Technological changes play a key factor in social and economic development. People’s knowledge, attitudes, and abilities about technology influence the choices and national development (Zhang, 1999). According to a 2005 report of the International Institute for Management Development (IMD), Taiwan ranks second in world technology competitiveness. This ranking represents the Taiwanese people’s positive outlook on living in a technological world. If Taiwan wants to remain technologically competitive, it needs technology education. A quality program of education for technological literacy is expected to be beneficial to Taiwan for a variety of reasons, including the developing technological talents, upgrading economic development, solving technological problems, and facilitating social adaptation (Lee, 2004). Lee (2004) also stated that technology has not been well understood by the public. Technology educators in Taiwan realize that the more people understand about technology education, the more support they will offer to the programs. Thus, it is valuable to technology educators to understand how Taiwanese people think about technology.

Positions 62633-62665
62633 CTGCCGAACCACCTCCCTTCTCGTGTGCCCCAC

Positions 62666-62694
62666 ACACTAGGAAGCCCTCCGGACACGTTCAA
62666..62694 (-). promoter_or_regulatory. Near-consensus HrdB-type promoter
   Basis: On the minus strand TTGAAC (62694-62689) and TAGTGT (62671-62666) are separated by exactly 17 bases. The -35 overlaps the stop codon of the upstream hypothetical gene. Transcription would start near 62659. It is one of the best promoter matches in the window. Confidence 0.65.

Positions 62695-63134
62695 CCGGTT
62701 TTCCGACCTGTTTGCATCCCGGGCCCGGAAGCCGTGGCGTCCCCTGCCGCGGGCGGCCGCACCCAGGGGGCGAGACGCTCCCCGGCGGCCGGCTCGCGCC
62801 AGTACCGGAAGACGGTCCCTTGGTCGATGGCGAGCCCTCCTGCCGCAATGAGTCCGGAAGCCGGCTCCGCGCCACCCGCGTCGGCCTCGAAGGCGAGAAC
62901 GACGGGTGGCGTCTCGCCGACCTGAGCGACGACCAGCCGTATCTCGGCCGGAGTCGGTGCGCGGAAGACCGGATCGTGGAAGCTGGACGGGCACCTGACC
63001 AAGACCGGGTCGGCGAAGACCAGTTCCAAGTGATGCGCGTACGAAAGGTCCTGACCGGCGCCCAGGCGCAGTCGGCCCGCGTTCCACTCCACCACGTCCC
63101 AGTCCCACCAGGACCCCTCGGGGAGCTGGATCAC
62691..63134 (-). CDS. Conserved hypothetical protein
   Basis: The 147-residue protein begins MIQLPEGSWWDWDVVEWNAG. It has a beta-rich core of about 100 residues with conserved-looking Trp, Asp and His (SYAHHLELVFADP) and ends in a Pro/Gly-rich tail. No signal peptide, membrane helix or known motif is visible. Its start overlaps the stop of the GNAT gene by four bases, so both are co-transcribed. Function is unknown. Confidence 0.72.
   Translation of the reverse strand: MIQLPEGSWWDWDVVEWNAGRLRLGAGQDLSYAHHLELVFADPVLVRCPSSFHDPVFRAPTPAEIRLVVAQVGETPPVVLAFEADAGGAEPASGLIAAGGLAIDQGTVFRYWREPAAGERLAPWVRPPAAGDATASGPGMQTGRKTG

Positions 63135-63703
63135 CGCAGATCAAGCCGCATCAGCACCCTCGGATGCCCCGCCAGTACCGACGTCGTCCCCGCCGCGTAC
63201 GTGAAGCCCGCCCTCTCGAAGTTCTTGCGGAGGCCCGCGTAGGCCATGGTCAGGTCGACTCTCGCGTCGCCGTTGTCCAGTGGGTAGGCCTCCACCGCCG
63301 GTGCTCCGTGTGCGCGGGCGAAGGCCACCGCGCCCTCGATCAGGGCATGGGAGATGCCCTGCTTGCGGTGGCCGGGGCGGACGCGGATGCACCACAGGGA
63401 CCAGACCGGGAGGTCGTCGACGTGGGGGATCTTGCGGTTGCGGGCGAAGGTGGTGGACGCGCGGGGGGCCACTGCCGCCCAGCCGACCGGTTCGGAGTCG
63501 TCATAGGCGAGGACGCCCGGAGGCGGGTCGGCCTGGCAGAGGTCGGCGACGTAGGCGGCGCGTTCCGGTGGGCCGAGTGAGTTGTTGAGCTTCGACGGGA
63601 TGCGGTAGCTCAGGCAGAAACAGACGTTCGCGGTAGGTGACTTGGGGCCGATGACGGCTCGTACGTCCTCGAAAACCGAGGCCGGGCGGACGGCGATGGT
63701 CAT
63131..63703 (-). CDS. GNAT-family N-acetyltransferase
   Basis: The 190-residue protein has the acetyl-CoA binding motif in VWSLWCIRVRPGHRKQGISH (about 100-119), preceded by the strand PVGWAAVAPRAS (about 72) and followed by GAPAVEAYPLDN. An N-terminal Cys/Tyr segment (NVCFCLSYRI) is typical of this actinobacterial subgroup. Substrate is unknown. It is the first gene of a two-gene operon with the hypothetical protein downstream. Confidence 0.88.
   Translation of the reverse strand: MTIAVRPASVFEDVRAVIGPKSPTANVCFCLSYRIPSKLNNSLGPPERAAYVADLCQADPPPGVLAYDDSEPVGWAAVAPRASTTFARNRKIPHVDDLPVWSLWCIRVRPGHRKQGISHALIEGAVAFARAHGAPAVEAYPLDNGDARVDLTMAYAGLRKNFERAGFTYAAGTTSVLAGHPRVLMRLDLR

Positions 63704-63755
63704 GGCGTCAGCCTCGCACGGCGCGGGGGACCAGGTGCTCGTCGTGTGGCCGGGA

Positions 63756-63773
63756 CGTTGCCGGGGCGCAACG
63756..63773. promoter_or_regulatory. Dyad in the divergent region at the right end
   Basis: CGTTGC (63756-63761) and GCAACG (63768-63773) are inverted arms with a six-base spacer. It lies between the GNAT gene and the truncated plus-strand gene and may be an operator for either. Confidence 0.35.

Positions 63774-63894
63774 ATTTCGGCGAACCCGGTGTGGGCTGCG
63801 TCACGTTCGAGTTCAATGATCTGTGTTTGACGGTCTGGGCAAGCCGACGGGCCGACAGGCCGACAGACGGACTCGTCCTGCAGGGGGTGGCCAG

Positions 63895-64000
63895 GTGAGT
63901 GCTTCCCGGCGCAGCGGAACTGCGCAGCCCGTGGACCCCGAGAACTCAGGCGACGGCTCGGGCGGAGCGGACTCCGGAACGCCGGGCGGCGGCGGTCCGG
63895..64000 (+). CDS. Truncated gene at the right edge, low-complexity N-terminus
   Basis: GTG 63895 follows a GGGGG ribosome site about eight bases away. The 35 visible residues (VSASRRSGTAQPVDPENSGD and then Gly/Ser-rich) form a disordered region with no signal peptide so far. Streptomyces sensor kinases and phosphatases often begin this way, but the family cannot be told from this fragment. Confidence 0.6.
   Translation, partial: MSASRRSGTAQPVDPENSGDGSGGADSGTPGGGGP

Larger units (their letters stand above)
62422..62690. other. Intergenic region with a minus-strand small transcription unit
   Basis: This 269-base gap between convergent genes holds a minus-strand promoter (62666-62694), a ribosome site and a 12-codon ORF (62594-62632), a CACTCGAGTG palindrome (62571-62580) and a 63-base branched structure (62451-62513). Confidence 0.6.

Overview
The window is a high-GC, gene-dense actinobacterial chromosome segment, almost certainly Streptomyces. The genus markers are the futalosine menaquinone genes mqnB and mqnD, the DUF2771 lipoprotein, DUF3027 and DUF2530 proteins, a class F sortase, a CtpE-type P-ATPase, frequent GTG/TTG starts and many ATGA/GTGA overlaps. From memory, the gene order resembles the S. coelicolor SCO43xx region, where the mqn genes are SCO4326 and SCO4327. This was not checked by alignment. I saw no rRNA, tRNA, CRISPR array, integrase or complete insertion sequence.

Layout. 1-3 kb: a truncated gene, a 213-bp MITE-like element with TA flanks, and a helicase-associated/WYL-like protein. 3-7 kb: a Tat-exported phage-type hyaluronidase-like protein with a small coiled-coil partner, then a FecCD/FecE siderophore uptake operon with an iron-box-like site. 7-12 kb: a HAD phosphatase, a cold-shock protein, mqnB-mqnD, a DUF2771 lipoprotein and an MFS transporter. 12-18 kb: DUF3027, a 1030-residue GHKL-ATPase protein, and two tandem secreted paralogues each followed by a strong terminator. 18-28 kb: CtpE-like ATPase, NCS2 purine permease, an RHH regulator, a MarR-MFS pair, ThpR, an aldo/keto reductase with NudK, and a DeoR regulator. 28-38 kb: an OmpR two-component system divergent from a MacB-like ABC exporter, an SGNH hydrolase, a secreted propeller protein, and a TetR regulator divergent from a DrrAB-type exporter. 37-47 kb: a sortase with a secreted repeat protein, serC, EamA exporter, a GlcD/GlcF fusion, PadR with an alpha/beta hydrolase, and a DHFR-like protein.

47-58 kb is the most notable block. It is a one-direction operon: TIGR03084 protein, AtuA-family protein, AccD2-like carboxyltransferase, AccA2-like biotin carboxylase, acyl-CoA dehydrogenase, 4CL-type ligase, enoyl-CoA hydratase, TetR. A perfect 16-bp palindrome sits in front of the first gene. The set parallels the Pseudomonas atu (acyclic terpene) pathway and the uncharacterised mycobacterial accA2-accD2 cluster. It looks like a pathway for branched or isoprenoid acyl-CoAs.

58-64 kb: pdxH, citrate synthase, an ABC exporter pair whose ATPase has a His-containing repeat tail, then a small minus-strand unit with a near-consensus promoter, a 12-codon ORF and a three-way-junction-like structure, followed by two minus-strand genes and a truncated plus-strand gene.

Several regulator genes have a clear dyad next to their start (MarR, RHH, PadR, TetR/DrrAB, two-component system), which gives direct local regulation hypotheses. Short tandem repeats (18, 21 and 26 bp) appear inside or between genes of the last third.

How to Cite:
Fang, D. R.-J., Teng, C.-. chien ., & Chen, C.-. chia . (2007). How Taiwanese and Americans Think About Technology. Journal of Technology Education, 18(2), 7–23. DOI: http://doi.org/10.21061/jte.v18i2.a.1
Fang, Dr. Rong-Jyue, Chia-chien Teng, and Chih-chia Chen. 2007. “How Taiwanese and Americans Think About Technology”. Journal of Technology Education 18 (2): 7–23. DOI: http://doi.org/10.21061/jte.v18i2.a.1
Fang, Dr. Rong-Jyue, Chia-chien Teng, and Chih-chia Chen. “How Taiwanese and Americans Think About Technology”. Journal of Technology Education 18, no. 2 (2007): 7–23. DOI: http://doi.org/10.21061/jte.v18i2.a.1